When I think of Filipinos who suffer from poverty, hunger, and inequality, the more I value my democratic duty to vote and have my will as a Filipino be counted thru the ballot. Free elections are the living spirit of all democracies. Clean and honest elections bestow the people’s trust to legitimately govern and serve the interest of the people.
We exercised this power when we went out to vote. No matter our status in life, every citizen has the same power to choose the leaders and the right to demand the highest levels of performance and integrity.
The vote I contributed last Monday is for the continuing fight for equal civil rights, justice, access to health, education, and jobs for every Filipino. As a taxpayer, I believe these social services and rights should be given to all Filipinos. It is important to remember that this country will only be strong if all children are provided with quality education and opportunities for a productive and prosperous life.
Democracy Watch challenges the newly elected officials of government to turn their advocacies and campaign promises into concrete actions, meaningful projects and developmental policy reforms that will spark positive change in our country. Let them be reminded that their mandate must be to serve the interest of the people and not the interest of their political sponsors.
Moving forward, the public must remain vigilant and attentive to the delivery of public service of the Duterte administration in the last half of his term, and of the newly elected officials especially on their advocacies. The responsibility and participation of civil society goes beyond elections and voting. We must hold our officials accountable for every government resource and every act in the execution of their duties. We must also hold them accountable for the power we have vested in them to yield only positive results that would benefit the country.
There is much room for improvement in our election process. Comelec must also be able to explain, extensively and openly, the delays that occurred during the unofficial tally. The public’s anticipation of the fast posting of election results was disrupted by technical issues. This unfortunate glitch has stirred valid concerns on the capacity of the mandated electoral body of the country.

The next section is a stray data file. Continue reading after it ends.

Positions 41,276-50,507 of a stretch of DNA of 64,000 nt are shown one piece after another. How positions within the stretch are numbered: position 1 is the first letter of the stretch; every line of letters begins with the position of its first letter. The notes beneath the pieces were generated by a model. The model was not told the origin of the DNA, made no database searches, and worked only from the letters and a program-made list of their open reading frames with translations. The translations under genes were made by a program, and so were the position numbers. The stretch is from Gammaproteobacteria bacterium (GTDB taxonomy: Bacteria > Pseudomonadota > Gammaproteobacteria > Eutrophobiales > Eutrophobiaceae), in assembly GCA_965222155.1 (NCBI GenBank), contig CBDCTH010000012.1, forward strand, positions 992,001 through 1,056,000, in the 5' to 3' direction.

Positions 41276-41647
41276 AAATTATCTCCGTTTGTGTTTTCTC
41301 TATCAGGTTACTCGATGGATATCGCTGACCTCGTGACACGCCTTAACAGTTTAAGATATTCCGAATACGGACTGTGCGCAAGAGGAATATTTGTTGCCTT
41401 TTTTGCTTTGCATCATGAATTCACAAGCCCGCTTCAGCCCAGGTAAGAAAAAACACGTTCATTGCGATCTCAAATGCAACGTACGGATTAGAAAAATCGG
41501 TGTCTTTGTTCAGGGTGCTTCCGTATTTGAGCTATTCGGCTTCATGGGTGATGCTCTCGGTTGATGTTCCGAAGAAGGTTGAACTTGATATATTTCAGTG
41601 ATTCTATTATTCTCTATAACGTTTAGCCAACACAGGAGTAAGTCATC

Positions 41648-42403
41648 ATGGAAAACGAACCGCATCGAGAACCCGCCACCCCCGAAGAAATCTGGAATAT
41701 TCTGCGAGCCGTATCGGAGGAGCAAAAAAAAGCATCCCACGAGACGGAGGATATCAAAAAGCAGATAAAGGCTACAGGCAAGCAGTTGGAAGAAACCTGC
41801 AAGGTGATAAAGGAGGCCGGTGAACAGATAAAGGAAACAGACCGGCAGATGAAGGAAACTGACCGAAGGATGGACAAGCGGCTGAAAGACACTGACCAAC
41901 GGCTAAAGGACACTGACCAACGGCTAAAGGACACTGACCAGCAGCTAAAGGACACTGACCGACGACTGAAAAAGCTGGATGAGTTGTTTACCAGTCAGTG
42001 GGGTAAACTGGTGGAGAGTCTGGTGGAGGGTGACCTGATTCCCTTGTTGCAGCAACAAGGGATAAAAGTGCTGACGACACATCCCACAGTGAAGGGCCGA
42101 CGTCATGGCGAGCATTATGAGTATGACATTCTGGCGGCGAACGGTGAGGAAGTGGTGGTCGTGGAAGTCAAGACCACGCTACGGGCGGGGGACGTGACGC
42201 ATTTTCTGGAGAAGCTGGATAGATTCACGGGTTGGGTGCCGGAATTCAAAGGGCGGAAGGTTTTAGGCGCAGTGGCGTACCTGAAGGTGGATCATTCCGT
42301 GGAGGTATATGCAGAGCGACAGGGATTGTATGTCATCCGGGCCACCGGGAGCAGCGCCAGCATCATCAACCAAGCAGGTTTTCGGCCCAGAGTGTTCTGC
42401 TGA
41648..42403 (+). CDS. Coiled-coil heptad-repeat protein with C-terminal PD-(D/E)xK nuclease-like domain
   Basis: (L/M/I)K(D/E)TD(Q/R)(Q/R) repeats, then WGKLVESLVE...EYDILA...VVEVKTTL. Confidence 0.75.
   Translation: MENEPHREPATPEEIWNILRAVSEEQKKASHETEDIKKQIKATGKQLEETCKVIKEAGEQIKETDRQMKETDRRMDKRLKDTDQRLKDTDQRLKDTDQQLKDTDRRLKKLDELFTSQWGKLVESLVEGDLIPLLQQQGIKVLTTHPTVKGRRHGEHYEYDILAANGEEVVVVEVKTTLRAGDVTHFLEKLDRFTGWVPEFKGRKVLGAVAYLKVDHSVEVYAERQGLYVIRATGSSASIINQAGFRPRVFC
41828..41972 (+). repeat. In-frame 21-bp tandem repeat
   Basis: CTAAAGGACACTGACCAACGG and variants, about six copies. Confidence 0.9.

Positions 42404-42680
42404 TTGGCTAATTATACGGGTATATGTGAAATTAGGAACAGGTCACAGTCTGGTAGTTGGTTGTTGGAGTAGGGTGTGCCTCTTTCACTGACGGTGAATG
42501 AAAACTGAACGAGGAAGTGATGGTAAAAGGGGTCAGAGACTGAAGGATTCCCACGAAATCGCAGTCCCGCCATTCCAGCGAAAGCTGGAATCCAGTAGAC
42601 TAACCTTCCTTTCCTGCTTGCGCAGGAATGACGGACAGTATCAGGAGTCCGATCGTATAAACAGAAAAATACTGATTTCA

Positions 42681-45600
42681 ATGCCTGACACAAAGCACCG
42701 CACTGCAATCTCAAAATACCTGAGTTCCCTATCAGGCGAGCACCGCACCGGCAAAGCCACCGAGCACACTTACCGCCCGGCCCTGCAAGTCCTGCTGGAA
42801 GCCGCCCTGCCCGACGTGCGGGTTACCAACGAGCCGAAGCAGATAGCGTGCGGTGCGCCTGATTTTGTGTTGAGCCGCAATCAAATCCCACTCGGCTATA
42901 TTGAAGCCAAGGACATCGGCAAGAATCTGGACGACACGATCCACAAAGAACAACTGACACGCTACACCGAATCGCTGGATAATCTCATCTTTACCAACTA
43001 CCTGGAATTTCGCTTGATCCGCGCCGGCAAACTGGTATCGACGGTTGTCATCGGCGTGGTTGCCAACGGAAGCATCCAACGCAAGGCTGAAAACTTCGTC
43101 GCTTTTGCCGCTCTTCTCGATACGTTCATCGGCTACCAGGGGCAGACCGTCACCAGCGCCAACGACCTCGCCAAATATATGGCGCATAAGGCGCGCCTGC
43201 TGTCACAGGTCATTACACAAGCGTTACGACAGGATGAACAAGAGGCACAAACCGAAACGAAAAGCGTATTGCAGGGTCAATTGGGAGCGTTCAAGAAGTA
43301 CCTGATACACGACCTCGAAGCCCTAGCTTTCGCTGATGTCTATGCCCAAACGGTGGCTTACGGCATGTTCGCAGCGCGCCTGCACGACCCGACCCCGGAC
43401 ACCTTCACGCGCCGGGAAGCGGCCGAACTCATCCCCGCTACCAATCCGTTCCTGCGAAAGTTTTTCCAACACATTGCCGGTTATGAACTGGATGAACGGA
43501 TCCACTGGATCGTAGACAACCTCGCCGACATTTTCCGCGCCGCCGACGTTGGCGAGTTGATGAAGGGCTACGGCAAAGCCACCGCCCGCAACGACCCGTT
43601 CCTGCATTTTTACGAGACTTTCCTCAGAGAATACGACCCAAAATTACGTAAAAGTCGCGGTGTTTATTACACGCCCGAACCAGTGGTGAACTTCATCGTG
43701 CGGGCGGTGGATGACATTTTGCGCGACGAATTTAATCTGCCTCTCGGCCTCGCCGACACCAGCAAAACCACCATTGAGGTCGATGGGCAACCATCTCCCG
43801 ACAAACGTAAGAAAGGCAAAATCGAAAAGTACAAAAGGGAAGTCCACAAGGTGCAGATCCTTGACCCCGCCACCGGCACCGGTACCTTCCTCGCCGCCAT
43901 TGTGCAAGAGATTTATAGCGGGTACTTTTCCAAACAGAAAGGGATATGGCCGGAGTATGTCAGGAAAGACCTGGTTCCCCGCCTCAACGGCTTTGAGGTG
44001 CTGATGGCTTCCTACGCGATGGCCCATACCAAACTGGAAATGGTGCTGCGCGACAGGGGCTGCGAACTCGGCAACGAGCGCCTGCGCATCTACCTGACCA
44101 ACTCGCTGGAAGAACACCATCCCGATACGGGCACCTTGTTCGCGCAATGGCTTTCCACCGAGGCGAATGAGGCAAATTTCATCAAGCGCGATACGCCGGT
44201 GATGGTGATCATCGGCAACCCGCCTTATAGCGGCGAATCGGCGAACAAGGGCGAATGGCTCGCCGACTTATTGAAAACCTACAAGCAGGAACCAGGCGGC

Though elections were generally peaceful, there were still some incidents of electoral violence. On the other hand, the netizens of social media again played a critical role in promoting transparency as seen through the reports and updates of voters within their districts.
Democracy Watch is hopeful that despite delays in processing and issues experienced during elections, Comelec and its partner institutions would be able to resolve these issues at the soonest possible time.
Now that the 2019 elections are over, eyes will be turning toward 2022, a presidential election that may again shift the direction of the country. The next three years will require those elected to prove their worth as government leaders. But as is the case in any democracy, we as citizens must monitor the actions of government and demand change for the better because citizen participation does not end after voting.
Let us all continue to call for better governance and hold accountable all officials of the Republic.
Claudette Guevara is Deputy Executive Director for Programs of Stratbase ADR Institute and also Secretary-General of Democracy Watch Philippines.